The Marvel Movie Machine just keeps chugging along making hit film after hit film and frankly, it’s pretty damned impressive. I’m not big on the whole numbers game where critics examine a films worth by how much money it makes, but unless you don’t pay any attention to movies at all, you know almost every Marvel film is a massive commercial success. What’s odd is that even when they announce a film that causes people to roll their eyes (Guardians of the Galaxy, the film under review here, Deadpool) there’s always a faction of people who say “there’s simply no way this one’s going to work!” and yet Marvel continues to confound naysayers with a massive spray of successful movie and TV superhero magic.
Deadpool, now the largest money making “R” rated movie opener ever, shouldn’t work. In fact, I’m still not sure how it worked as a roundly successful film, but it did. What makes Marvel movies tick is excellent casting coupled with fantastic filmmaking aimed at all ages. But Deadpool is a hard “R” movie that cleverly rips back the curtain on Marvel storytelling which at times has been accused of getting too formulaic. It’s a movie for people that hate superhero movies as well as one for those who love them which I’m guessing is what made it pull in buckets of cash opening weekend; in the end it’s a movie for everyone…except kids. Even though many said it would flop because kids wouldn’t see it, once again those doubters were soundly proven wrong.
Wade Wilson is Deadpool, a smart-ass mutant played by Ryan Reynolds who never shuts up, be it during intense killing sprees or romantic lovemaking. While I won’t go into spoiler territory about the characters backstory, the film is a fully formed origin story that also tells a separate plot successfully as well. Even that in and of itself is odd and difficult to pull off but as you may note is a recurring theme in this review, Deadpool defies expectations to deliver the goods. While the film is indeed raunchy, inappropriate and frequently hilarious, it sometimes crosses the line between clever into the obnoxious but as any solid, self referential film does, Deadpool knows when to ease back and self correct itself to push the plot forward. There’s also a ton of heart in this story as it’s really about Wilson having to overcome a massive ego to try and become human again after horrible disfiguring process makes him look like a kissing cousin to Freddie Krueger. Reynolds simply nails the character and is fortunate to have another shot at it after a so-so appearance as Deadpool in X-Men Origins: Wolverine (2009).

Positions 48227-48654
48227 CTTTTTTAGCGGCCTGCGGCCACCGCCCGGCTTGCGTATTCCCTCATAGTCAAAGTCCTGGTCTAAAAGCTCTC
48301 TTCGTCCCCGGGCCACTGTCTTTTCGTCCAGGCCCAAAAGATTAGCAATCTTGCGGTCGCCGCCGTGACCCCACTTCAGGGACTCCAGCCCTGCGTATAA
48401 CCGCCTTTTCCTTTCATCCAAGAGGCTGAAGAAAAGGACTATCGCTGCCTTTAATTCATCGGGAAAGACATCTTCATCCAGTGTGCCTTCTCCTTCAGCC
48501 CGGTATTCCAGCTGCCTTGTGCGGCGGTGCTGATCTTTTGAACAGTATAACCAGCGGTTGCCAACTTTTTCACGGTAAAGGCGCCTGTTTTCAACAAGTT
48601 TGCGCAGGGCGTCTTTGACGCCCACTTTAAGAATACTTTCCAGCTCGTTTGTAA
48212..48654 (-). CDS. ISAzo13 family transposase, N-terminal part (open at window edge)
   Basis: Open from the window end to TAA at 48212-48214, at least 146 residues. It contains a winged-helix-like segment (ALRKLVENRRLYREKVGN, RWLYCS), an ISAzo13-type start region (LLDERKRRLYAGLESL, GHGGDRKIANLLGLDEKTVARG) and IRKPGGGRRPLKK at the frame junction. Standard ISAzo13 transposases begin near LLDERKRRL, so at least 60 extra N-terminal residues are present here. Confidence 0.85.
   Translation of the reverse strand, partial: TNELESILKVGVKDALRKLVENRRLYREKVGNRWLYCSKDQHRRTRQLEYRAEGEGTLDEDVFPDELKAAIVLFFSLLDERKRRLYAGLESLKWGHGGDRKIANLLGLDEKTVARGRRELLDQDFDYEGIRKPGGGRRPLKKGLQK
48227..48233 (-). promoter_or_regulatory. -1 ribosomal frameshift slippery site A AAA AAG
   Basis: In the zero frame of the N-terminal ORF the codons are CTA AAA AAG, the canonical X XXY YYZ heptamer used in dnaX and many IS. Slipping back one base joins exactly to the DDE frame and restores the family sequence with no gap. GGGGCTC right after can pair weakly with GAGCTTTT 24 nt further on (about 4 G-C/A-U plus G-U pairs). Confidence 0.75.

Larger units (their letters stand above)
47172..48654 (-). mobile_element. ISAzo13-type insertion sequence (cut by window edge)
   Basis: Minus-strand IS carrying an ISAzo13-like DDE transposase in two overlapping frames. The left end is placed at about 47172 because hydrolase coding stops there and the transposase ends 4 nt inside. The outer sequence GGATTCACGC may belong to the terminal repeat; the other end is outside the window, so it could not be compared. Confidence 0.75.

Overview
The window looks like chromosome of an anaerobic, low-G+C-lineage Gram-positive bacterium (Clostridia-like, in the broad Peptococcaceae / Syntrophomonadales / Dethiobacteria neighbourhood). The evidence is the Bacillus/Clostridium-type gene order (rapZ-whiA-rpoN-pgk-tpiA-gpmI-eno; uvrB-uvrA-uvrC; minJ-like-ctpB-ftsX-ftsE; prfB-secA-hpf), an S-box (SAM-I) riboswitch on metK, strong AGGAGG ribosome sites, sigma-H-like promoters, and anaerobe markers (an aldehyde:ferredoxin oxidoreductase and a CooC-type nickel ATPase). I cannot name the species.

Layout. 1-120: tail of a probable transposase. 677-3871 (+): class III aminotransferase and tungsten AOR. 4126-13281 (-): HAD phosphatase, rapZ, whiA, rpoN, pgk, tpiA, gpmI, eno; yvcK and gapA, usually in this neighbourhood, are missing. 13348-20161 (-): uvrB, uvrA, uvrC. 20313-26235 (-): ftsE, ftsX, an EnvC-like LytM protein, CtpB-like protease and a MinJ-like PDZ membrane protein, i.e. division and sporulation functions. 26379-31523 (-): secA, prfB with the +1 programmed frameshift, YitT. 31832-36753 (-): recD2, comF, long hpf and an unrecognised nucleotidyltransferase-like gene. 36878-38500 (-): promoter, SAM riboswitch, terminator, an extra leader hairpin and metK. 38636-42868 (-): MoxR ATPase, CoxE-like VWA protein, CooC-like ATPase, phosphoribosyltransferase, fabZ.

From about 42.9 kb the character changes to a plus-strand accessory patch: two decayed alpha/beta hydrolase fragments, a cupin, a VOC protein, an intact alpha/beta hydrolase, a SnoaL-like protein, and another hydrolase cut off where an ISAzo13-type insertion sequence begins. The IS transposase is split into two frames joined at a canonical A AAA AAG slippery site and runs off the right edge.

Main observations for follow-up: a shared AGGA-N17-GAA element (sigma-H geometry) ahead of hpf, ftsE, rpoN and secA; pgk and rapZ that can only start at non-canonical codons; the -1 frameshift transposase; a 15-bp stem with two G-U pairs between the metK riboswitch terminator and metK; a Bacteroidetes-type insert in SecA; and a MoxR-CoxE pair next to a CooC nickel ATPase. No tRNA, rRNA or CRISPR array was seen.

That’s not to say I didn’t frequently become annoyed with Ryan Reynolds who seemed to be doing a Jim Carrey knock-off job circa The Mask but the more I think about it, it seems him being super annoying is all part of the plan and in fact, kind of makes the film more clever than it seems on the surface. Not only does Deadpool shred on all superhero movies, it shreds on itself and even the career of Reynolds as a pretty boy who’s already had a shot to own a franchise yet totally stunk the place up (I’m looking at you, Green Lantern).
So yes, believe the hype. Deadpool is a blast to see and completely not appropriate for kids. But that’s o.k. because frankly, the world needs more “R” movies that aren’t pandering to all audiences. The fact Deadpool hit so huge opening weekend has already caused the new Wolverine movie to do what all the Wolverine movies should have done and gone for an “R” rating. Also intriguing is that some other X-Men are also in Deadpool thus forcing the hand of 20th Century Fox (who owns the rights to those films) to step up and rethink what they’re doing with that franchise. But aside from audiences who are going to get their money’s worth with Deadpool the other big winner is Marvel who just keep making all the right moves.